I’m very grateful that we are at a point in our relationship where we can have these conversations and grow together from it. Looking forward to studying up in future sessions of Kristyn Class! 

Next up is preparing for a family trek to Costa Rica. More on that in the next sabbatical post! 

 

My Sabbatical – Week 1

While on a walk just moments ago, I had the following thought.

My goal is to take a two-year sabbatical, and it would be nice to give myself some sort of structure or discipline to document this journey. Two years = 104 weeks. What if I committed to writing a weekly blog post about my experiences over the past week? I can add to it over the course of the week and publish once per week. That would be a great way to not only document all the great moments, but also act as a fun way to review and assess my personal evolution over this time. 

So here we are. Week 1. 

I quit my job on a Thursday afternoon. Once I got the kids dropped off to school on Friday morning, I came home, made some coffee, grabbed my journal, and sat. I sat and stared out my window for two and a half hours. When a thought came, I would write it down, but otherwise, I simply sat and stared out at nature. Thoughts would come and go, thoughts of what I would do with my day. I practiced meditation and breathing techniques learned from the Headspace app, to let those thoughts go and to always bring my attention back to the breath. After taking this extended break to sit and simply be, I felt called to do something. My body wanted to move. The weather was nicer than it had been. And so, that afternoon, of all the things I could’ve done on the first day of being unemployed, I pulled weeds. I went out to my front yard and spent two hours clearing my land of last year’s dead leaves and this Spring’s new invasive growth. This is not a project I’d had at the forefront of my mind in the days leading up to my departure from the workforce, but in that moment, something inside told me it would feel good, feel right. So I put on some gloves, got down in a low squat (thank you Tony Riddle for teaching me this restorative position), and I got dirty. I used my body to connect with the Earth. I got low. I purged my land of what was old to make space for new growth. And now, with my physical environment cleansed, I feel more ready for the inner cleansing that lies ahead.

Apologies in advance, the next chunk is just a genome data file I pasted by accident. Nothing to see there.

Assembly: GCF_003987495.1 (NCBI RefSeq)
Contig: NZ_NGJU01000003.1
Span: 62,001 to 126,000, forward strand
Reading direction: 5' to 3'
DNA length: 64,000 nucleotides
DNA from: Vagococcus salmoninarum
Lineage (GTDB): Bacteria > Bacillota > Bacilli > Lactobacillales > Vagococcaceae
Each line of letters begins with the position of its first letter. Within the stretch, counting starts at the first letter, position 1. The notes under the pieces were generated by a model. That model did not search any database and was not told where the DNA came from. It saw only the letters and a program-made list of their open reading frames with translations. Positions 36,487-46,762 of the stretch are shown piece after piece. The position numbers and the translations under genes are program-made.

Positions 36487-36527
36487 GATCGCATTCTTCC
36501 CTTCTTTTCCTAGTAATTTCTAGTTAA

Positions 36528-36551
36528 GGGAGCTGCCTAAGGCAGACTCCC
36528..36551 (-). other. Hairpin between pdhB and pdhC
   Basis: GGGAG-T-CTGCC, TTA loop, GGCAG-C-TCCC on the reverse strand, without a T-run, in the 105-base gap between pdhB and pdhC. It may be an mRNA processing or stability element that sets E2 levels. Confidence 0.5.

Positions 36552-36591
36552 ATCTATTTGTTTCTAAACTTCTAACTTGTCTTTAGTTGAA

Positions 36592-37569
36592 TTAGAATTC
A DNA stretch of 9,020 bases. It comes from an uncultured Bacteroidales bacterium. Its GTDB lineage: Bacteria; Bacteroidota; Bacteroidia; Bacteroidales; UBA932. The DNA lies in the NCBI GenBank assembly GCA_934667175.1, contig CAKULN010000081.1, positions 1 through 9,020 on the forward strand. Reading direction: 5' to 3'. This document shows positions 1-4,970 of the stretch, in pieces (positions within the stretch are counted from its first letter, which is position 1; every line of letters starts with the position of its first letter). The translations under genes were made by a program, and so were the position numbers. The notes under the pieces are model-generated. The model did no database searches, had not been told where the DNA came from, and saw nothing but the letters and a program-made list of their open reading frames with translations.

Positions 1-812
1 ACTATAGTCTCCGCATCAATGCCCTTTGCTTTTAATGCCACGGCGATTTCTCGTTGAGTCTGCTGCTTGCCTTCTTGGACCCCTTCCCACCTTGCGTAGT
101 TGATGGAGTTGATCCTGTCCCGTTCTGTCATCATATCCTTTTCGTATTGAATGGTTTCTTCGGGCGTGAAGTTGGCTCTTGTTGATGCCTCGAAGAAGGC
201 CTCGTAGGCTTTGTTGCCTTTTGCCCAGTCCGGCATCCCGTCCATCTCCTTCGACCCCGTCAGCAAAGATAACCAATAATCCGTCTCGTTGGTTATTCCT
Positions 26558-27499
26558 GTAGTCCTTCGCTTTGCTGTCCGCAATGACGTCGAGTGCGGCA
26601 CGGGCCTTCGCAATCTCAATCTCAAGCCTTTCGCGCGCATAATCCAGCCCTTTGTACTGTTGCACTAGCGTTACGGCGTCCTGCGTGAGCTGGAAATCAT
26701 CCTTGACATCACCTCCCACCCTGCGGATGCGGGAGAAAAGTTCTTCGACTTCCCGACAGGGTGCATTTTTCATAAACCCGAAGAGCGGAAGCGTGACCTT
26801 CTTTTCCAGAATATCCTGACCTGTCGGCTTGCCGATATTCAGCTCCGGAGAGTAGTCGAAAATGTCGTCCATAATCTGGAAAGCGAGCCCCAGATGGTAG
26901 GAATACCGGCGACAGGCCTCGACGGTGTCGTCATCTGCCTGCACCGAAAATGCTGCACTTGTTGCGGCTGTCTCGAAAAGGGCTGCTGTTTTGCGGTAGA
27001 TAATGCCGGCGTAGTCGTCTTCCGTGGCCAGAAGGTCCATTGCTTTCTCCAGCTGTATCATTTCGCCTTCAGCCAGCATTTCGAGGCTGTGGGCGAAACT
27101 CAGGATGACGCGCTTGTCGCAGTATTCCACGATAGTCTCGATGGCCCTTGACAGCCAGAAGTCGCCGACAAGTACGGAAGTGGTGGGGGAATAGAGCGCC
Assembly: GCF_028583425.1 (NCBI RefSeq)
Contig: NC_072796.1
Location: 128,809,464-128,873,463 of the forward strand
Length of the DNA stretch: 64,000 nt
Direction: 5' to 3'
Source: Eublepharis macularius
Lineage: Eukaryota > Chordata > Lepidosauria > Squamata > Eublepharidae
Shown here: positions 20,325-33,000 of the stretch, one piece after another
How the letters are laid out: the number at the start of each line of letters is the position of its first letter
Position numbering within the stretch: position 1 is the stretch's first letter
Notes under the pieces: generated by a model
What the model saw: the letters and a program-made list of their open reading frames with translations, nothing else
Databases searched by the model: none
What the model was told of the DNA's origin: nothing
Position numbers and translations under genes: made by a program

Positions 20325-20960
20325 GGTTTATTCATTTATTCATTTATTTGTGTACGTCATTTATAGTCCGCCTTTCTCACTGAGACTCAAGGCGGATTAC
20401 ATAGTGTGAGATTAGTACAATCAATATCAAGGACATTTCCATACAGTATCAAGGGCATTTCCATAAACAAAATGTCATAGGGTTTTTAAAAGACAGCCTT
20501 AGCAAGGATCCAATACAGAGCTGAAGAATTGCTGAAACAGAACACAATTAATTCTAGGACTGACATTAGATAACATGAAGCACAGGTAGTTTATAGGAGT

Over the next couple of days, I was feeling compelled to start making lists, to “figure out” the optimal routine of my new normal. I’ve given myself the gift of time, now how I can ensure I don’t waste any of my precious, newly “purchased” minutes? I started writing down a list of all the things I could do with my time each day and week: practicing Spanish, running, meditating, practicing guitar, practicing piano, writing blog posts, various household projects… and then I wrote down the word “unlearning.” That’s when the pen took a break from the page. I realized that the drive to fill up my time, to optimize, to be busy with activities, is a learned behavior. Yes, I want to make sure I’m putting this precious time to good use, but what really is “good use” anyway? How can I know the answer to that unless I have taken the time to listen to my inner voice, and focused on unlearning and detaching from 15 years of Corporate America inertia?